The subject of gay marriage has provoked much comment around the world as an emotive issue. This is understandable, given that many people feel that this is more than just connected to equality, since it strikes at the heart of a person’s identity. To be unable to be afforded equal rights with heterosexuals is said to be discriminatory. One commentator cheekily observed that everyone has equal rights to marriage with someone of the opposite gender, but comments of this nature will often offend where they are dismissive of people’s genuineness on this matter.
I believe, however, that there is a double standard when it comes to tolerance. It seems that tolerance is required on matters of sensitivity to minority groups who feel vilified, yet tolerance is often not shown toward those with views that are deemed to be politically incorrect. It is as if someone is immediately thought to be uncaring or homophobic, for instance, if they are opposed to gay marriage. Whilst I can affirm the desire of a gay person to express a desire for the same kind of relational commitment that heterosexual couples do, marriage is surely more than a legal affirmation of that desire. The nature of marriage is at issue here. So, too, is the right to express an opinion which is not, of itself, a personal judgment against any individual.
The origin of marriage is unquestionably biblical and this context has led to it being historically and culturally defined in heterosexual terms. To do otherwise is to disregard its stated purpose. This is not first and foremost, therefore, about discrimination but about a covenantal framework for a union. Though joined by sexual intercourse (clearly designed physically to be for heterosexual couples), it is also intended to also produce the family unit that is core to society. This is so strongly stated, that the sex itself is designed to be restricted to one person to whom we become married for life, notwithstanding the fact that many relationships sadly do break down.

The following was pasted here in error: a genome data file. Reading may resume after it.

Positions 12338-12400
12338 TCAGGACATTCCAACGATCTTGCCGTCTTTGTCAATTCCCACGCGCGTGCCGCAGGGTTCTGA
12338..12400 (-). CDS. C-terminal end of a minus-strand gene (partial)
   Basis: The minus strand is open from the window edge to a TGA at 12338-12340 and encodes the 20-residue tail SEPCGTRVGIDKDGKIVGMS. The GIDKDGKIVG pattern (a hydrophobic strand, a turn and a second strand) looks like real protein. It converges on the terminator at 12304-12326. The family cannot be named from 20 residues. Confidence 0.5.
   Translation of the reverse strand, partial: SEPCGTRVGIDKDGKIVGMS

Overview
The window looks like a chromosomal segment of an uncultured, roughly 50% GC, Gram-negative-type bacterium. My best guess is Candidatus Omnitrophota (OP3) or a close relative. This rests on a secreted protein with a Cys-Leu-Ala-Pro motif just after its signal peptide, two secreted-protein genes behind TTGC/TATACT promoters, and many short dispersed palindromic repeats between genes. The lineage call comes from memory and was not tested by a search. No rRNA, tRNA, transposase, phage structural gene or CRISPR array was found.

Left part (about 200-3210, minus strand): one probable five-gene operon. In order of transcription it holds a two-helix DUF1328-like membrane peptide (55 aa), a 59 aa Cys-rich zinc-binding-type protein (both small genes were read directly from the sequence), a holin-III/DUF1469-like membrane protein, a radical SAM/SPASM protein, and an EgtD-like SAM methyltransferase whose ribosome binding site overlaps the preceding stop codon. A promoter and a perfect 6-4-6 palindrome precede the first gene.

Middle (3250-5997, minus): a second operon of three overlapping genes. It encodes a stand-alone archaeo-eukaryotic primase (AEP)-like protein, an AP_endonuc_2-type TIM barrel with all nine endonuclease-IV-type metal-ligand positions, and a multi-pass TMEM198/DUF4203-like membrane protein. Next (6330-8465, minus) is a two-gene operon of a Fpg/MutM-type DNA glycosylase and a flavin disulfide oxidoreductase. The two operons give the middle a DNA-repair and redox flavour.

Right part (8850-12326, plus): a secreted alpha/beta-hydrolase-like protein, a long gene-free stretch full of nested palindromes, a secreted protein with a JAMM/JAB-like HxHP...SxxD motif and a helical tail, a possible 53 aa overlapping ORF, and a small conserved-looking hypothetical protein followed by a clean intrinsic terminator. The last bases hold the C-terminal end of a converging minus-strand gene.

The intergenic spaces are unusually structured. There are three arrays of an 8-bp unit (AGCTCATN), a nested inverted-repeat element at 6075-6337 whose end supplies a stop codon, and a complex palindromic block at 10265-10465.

Divorce, infidelity and infertility do not themselves, though, discredit the restriction of marriage to heterosexual couples. Neither do the scripture-twistings of a minority of scholars who sincerely but mistakenly allege that the Bible allows gay marriage and that it does not condemn committed homosexual relationships. Clearly, there is no categorisation of homosexual practices in the thinking of the biblical writers who uniformly oppose homosexuality, not because of diffidence, fear or repression, but because of their view of the created order.
For a person to believe that the Bible restricts the definition of marriage does not mean that they are unsympathetic to the desire of gay people for intimacy. It does not mean that they are homophobic. It does not warrant intolerance or vilification of those who seek to uphold the idea marriage is fundamentally a heterosexual institution and that anything otherwise described simply cannot be a marriage.
It may seem unhelpful to imply that those who were born gay can or should become straight in order to then be married, even though this has happened for some people. The debate about gay marriage, though, is about what marriage is and what it is not, rather than being about exclusivity. An analogy may be helpful here (and is not intended to be disparaging): we love Americans here in Australia, but to bring their baseball bats on to our ovals in the name of sporting equality is, well, just not cricket.
Surely respect for any gay person cannot reasonably be branded as intolerant for also respecting that marriage is fundamentally, necessarily and unchangeably a union between a man and a woman, voluntarily entered into for life.